The City Engineer was asked to consider whether the scheme was meeting the objectives set and the report was sent on to the Policy and Resources Committee. His assessment – which wasn’t reported in detail to the committee – included the fact that in Rusholme there had been an average of 25 accidents per year prior to the scheme’s introduction. An extrapolation from its first three months of operation there suggested that these would be reduced to an average of 12 per year. Total annual savings from reduced accidents, along with bus and general traffic savings, were estimated at £530,345. In cost/benefit terms, a 50% annual rate of return (ie payback on a scheme’s cost within two years) was considered to be very good. Rusholme showed a rate of return of 70%, while in Withington South it was 35%.
When the issue came to the Policy and Resources Committee, only 12 members (including Arnold) were present at the Labour Group pre-meeting and there was no majority for or against continuing with the scheme. It was agreed that the issue would be debated at the full Labour Group and that in the meantime the report’s recommendations would be ‘nodded through’ in the knowledge that they could be amended at the Council meeting. There were seven recommendations in all, two of which were:
“Not to proceed further with the Wilmslow Road Corridor scheme until a full review has been carried out, including comprehensive monitoring of the direct and indirect effects of the scheme; the need for the proposals to contribute positively to the permeability of the urban road network … [and]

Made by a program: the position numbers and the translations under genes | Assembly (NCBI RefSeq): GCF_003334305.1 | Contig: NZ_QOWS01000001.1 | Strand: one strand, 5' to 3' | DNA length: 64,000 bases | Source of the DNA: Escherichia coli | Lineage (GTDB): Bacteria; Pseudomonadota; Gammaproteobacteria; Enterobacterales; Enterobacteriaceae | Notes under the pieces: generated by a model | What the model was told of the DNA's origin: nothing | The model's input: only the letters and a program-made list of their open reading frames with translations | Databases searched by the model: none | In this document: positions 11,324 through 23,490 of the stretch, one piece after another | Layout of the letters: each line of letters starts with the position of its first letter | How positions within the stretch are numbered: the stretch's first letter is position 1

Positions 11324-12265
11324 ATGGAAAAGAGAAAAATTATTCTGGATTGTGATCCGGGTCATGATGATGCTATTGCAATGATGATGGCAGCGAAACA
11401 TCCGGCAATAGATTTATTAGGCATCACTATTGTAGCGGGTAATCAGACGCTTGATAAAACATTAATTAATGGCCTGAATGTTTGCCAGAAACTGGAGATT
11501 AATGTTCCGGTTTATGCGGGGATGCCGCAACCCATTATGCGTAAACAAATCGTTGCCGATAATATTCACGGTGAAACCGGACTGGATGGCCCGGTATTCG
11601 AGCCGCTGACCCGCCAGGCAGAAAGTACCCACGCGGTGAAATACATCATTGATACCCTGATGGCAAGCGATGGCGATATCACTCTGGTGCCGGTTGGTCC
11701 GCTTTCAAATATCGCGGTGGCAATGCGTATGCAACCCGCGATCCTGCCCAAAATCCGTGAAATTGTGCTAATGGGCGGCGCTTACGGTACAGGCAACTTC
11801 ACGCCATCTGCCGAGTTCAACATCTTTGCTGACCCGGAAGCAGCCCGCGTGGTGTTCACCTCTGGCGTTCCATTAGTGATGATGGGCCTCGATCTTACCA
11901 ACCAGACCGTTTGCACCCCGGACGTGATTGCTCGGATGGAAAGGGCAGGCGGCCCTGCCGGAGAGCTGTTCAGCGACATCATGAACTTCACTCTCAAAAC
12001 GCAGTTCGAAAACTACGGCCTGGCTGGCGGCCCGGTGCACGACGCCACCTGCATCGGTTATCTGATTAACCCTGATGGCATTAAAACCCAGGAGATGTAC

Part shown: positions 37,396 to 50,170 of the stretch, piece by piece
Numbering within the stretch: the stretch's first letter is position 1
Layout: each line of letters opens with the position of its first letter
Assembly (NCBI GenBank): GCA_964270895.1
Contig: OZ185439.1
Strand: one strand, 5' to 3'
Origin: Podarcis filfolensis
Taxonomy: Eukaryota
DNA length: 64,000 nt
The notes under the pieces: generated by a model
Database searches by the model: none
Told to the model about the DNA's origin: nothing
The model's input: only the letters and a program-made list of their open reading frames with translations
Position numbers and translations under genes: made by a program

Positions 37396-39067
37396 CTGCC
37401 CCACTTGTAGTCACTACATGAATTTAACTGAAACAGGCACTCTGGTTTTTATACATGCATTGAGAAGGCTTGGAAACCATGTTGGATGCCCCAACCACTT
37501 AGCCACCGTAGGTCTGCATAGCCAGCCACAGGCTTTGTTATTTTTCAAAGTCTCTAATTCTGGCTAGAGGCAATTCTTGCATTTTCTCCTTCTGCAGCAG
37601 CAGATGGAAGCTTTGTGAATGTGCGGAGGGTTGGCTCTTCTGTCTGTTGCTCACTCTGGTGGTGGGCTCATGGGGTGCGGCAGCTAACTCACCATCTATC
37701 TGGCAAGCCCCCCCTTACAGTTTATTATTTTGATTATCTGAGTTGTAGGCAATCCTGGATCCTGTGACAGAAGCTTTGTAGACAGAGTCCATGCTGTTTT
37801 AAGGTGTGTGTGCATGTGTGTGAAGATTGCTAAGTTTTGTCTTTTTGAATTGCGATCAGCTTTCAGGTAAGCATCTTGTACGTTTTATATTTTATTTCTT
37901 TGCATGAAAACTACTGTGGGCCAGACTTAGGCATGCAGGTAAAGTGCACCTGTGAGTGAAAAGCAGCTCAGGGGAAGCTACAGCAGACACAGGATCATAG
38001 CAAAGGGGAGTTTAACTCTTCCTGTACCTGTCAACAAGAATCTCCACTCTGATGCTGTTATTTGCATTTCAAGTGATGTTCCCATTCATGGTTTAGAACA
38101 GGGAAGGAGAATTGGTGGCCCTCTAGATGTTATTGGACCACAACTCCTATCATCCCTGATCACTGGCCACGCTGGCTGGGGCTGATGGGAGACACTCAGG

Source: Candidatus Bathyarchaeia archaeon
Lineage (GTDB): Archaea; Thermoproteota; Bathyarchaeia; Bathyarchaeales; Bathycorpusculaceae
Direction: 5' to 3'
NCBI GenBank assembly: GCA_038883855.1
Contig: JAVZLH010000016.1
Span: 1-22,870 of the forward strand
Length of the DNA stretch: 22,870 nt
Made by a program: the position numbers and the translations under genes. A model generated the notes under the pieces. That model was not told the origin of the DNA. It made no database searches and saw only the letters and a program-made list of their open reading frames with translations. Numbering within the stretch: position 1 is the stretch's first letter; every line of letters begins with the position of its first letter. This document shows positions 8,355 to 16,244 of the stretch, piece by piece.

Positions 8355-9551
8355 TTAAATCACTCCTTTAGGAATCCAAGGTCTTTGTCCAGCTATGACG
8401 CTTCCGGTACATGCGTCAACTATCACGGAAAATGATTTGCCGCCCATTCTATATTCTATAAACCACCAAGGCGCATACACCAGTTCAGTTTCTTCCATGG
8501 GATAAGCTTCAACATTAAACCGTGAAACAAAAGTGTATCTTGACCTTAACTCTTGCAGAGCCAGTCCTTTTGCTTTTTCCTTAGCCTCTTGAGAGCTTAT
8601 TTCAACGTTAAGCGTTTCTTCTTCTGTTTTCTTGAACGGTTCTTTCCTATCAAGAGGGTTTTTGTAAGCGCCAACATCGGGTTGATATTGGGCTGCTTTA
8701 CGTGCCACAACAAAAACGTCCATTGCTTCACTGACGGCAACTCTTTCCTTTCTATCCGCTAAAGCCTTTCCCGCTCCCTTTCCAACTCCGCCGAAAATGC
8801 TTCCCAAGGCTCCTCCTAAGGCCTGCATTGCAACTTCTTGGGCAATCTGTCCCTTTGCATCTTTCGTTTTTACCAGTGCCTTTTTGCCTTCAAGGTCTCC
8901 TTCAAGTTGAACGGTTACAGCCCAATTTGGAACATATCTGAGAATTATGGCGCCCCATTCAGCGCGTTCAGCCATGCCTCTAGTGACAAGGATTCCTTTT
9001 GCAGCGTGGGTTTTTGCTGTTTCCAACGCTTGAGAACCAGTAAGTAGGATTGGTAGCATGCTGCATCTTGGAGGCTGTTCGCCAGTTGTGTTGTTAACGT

“Request the highways and cleansing committee to utilise the remainder of the ring-fenced allocation for 1994/95 for local safety measures along the Wilmslow Road which do not pre-empt the outcome of the review and which are consistent with council policies for highways in urban areas.”
At the Policy and Resources Committee, the Liberals moved an amendment to (in effect) continue with the scheme. Labour members voted against – apart from Arnold Spencer, who abstained. Graham Stringer referred him to the Labour whips for this and Cath Inchbold wrote a formal letter to the group officers. This seems to me to have been an extraordinary over-reaction, but was really a reflection of the escalating animosity felt by Graham towards Arnold.
Graham, Cath and Arnold each circulated information to all Labour councillors in preparation for the debate. Cath pointed out that the scheme’s budget was overspent by £121,000 on the sections completed and that the estimates for rest had ‘rocketed’. The total cost was supposed to be £1.8 million but the latest estimate was £2.9 million. She presented four issues that questioned whether the scheme was meeting its objectives.